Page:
TAMPA — Will Sweetbay become Winn-Dixie?
It's possible after the Jacksonville parent of Winn-Dixie announced Tuesday that it will buy what remains of the tattered Sweetbay Supermarket chain.
Bi-Lo Holdings wants to purchase Sweetbay and two additional chains from their Belgian owner Delhaize Group for $265 million in cash. The deal calls for Bi-Lo, which acquired Winn-Dixie in 2011, to buy 72 Sweetbay stores, plus leases for 10 prior Sweetbay locations.
In addition, Bi-Lo will purchase 72 Harveys stores and 11 Reid's stores for a total of 165 stores with about 10,000 employees throughout the southeastern United States. In 2012, those 165 stores generated revenues of about $1.8 billion.
Delhaize, which will retain Sweetbay's distribution center in Plant City, has been under severe pressure to cut grocery costs in its U.S. operations.
"The transaction will further increase the financial flexibility required to execute our strategic priorities," Delhaize CEO Pierre-Olivier Beckers said in a statement.
Sweetbay's sale, rumored last week, signals a last gasp in the chain's nearly decade-long attempt to revitalize itself. What remains unclear is whether the Sweetbay chain over time will be closed and converted to Winn-Dixie stores or adopt some other name.
Until the deal is completed, Sweetbay, Harveys and Reid's will continue to operate independently from Bi-Lo Holdings and its subsidiaries. The transaction should close in the fourth quarter of 2013 and is subject to regulatory approval.
"This (acquisition) does allow us to go into different areas of the Southeast," Bi-Lo and Winn-Dixie spokesman Brian Wright told Jacksonville's Florida Times-Union newspaper. "It's going to allow us to extend our products to more customers . . . . There's a lot of positives for our company."
Wright said it's not clear yet if the company would close any of the stores acquired in the deal.
"We have a lot more to work through before we get into that information," Wright said. "We've just announced this agreement."
Sweetbay's announced sale comes four months after the chain said it would cut 2,000 jobs and shut 33 weak stores. Those cuts left 72 locations to fight an uphill battle, mostly in the Tampa Bay area and south to Fort Myers. The closings included the much touted Tangerine Plaza Sweetbay location in St. Petersburg's Midtown district that was opened in 2005 as a foundation business in a city-led neighborhood revitalization.
Sweetbay was squeezed from above by Florida's dominant supermarket and one of the country's best run grocery chains, Lakeland-based Publix Super Market. And it was hounded by low-priced competitors like Wal-Mart (No. 2 in Florida market share), Costco, Target and Aldi.
Adrift, Sweetbay lacked the capital support from parent Delhaize to build new stores near Florida's high-growth neighborhoods. And it never convinced enough customers that it offered cheaper pricing.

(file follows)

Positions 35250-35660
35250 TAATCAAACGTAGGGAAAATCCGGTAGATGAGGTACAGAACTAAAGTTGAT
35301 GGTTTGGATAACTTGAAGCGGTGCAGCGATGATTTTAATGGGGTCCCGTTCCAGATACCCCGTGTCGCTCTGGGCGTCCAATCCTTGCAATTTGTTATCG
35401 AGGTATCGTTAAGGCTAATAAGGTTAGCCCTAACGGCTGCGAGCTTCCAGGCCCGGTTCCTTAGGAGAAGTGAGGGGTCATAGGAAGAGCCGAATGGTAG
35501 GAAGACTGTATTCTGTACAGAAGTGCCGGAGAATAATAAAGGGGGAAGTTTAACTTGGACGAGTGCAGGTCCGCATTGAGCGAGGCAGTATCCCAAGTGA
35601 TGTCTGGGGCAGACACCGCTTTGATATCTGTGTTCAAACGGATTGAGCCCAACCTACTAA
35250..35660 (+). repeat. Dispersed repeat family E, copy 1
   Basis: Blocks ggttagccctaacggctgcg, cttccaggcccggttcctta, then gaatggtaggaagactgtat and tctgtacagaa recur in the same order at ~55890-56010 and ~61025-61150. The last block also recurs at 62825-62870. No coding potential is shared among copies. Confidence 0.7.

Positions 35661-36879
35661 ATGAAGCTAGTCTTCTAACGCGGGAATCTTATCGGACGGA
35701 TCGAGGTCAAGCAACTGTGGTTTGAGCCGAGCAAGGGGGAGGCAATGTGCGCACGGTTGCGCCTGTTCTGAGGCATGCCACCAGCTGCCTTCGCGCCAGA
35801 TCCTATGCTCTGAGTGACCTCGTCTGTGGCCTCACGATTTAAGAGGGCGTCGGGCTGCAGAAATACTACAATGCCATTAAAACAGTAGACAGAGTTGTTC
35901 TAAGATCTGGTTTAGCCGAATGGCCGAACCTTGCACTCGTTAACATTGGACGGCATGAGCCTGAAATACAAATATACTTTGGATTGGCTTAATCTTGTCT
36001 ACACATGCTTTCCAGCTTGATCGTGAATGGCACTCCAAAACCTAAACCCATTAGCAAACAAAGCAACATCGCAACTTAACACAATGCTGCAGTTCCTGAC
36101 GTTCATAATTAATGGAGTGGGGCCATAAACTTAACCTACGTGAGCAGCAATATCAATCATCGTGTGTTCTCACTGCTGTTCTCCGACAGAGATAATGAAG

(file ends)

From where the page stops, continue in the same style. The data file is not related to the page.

It did not help that the Sweetbay overhaul started in 2004 ran into one of the worst recessions in decades. Other grocery chains in Florida also suffered.
Albertsons stumbled in those years and was sold off in pieces in 2006 and 2008. Once prominent in Florida, Winn-Dixie fell on hard times and declared bankruptcy in 2005. The company later emerged from Chapter 11 protection and attempted a comeback with freshened stores. That rebound failed, too, and a diminished Winn-Dixie was ultimately sold to Bi-Lo
Sweetbay's inability to find a profitable niche in the lean-margin supermarket business mirrored Albertsons and Winn-Dixie's earlier struggles.
Sweetbay's latest ad campaign, featuring a beef-loving butcher vowing Sweetbay should really be called Meatbay, apparently fell on deaf consumer ears.
"We would like to thank the associates of Sweetbay, Harveys, and Reid's for their ongoing commitment and accomplishments throughout the years," Beckers said.
Bi-Lo Holdings, which owns both the Bi-Lo and Winn-Dixie grocery stores, is the country's ninth-largest traditional supermarket chain. It employs nearly 60,000 employees in 686 grocery stores and 482 in-store pharmacies in Alabama, Florida, Georgia, Louisiana, Mississippi, North Carolina, South Carolina and Tennessee.
After 42 years, Tampa's Kash n' Karry Food Stores announced in 2004 that it would change its name to Sweetbay as part of a plan to revamp the chain's appeal to customers.
"We aren't just getting a new name," Shelley Broader, who back then had recently arrived as president of the 103-store chain, said at the time. "We are inventing a whole new company."
What had damaged Kash n' Karry then ultimately hurt Sweetbay, too. As the Times reported in 2004: "After running through four owners and just as many new looks in the past 15 years, the company found Kash n' Karry's image is so mixed in the minds of shoppers that it is time to start with a clean slate."
Contact Robert Trigaux at [email protected]